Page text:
5. Strong passwords

According to an article by Tech.Co on ‘Securing Accounts in 2023’, it’s quite easy for hackers to guess uncomplicated passwords. If a password is under 10 characters, it will only take 2 weeks to crack, and a simple 10-character password made of numbers or lowercase letters can be cracked in under 24 hours.  

Therefore, making sure your accounts have strong passwords is an extremely important part of safeguarding to help prevent cyber-attacks.

Limiting exposure to cybercrime

In addition to putting safeguarding measures in place to help prevent cyber-attacks, there are various ways in which you can also help limit exposure to cybercrime:

1. Where possible use an app for clients to confirm bank details

There are apps available where clients can confirm their bank details together with the name of the person that’s expected to receive funds and it will confirm their details. Some banks also now match up the recipient’s name. It’s important to note that these tools are useful for guidance, but you can’t rely on them to be 100% accurate.

2. Never accept bank details over email

Pick up the phone, or better still, speak to them in person to get their bank account details. Although we appreciate it’s not always practical to do that.

3. Set up daily payment limits and limits on amounts per transaction

Although this isn’t necessarily practical as a conveyancer, given you’re dealing with transactions of huge amounts of funds all the time, setting up daily payment limits and limits on amounts per transaction can be very beneficial. If you’re unable to do this with your client account, you might want to consider it for your current account.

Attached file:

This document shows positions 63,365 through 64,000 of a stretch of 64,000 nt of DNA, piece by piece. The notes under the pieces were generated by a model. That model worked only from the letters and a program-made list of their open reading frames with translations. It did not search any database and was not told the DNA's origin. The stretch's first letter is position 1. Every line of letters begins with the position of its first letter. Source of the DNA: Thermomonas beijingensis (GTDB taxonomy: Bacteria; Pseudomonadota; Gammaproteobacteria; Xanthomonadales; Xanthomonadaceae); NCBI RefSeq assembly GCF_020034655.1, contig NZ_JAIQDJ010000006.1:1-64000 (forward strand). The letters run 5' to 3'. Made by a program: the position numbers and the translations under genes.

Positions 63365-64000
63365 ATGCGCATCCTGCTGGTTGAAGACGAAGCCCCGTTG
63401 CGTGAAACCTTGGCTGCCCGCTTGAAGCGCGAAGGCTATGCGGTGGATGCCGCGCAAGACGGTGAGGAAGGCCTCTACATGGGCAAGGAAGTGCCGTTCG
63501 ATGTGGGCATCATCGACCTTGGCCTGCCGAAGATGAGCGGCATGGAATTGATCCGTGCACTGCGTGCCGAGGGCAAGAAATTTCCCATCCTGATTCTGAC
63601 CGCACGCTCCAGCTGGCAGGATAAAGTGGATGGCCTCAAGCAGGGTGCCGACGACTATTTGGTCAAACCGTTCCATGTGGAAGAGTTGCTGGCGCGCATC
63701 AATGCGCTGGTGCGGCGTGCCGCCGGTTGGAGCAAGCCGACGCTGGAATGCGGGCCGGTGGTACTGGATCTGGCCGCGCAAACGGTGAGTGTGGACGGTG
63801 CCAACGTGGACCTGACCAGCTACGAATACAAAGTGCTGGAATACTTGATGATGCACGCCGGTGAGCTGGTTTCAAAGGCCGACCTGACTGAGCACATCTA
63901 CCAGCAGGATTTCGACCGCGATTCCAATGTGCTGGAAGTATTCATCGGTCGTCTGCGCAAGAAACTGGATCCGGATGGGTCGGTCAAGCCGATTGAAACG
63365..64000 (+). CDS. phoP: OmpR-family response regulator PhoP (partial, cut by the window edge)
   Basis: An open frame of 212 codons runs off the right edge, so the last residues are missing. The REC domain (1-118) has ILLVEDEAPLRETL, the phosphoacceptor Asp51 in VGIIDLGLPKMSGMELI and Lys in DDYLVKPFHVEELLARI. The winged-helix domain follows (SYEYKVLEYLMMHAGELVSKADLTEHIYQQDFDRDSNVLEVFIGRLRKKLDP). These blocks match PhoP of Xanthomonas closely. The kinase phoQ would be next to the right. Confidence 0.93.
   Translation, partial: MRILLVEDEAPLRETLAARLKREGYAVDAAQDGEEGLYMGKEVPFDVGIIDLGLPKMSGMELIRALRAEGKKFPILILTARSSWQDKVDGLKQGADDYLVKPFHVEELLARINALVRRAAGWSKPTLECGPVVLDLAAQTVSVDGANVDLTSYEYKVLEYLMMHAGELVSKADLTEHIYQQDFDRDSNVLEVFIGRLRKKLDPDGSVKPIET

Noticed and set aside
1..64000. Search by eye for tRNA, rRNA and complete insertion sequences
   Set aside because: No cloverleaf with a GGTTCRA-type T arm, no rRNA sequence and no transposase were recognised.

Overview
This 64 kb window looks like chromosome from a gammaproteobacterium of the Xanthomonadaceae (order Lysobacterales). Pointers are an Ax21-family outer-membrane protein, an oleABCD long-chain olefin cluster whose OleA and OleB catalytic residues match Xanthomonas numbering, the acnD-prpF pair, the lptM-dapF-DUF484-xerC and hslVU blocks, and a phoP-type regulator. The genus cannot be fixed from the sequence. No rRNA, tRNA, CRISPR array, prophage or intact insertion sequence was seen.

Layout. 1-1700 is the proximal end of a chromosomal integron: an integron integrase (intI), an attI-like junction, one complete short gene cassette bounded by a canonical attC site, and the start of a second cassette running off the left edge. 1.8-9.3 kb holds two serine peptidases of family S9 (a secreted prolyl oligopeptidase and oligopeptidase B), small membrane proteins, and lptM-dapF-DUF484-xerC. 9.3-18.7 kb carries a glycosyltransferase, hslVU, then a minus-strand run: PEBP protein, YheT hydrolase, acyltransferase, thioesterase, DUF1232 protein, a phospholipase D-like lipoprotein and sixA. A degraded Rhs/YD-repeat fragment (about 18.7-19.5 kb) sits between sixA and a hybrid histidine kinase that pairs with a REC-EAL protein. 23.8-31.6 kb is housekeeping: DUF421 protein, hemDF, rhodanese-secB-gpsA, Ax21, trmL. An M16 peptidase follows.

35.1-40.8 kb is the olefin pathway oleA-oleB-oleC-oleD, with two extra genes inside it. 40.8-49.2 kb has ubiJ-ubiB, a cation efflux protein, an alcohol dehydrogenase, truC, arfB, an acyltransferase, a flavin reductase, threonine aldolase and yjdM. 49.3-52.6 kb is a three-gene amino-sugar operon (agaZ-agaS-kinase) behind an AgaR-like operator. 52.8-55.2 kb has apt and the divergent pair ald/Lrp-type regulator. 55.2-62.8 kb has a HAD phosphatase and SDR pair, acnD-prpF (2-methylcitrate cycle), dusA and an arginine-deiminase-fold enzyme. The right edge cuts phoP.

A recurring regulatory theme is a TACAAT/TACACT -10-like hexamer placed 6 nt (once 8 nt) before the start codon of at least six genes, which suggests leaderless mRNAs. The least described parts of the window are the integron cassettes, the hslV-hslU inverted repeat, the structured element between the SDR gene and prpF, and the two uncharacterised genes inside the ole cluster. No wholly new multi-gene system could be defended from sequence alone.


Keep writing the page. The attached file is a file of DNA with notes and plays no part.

If you do this, and a baddie does access your account, they’ll be limited to what they can transfer, which limits your exposure to risk.

4. Dual authorisation on banking

Dual authorisation on banking can be really useful. It’s the modern-day equivalent of having two signatures on a cheque. The advantage is, if there is a scam, one person failing to recognise it is possible, but two people failing to recognise it is much less likely.

5. Have more than one bank account

The advantage to having more than one bank account is that if baddies manage to get into one account, they’re only limited to the funds in that account.

Taking a step back from the cybersecurity reasons, there’s also a practical reason for having more than one bank account. Money in most UK banks is under FCS protection. Your money is protected up to £85,000, but anything over £85,000 is not covered by FCS protection. It’s unlikely that more than one bank would go under at any one time and therefore spreading your money across different bank accounts limits your risk.

6. Regular virus checks

Having regular virus checks on all your devices, such as phones, tablets, laptops, and PCs, can significantly reduce risk and prevent cyber-attacks.

7. Have a good IT response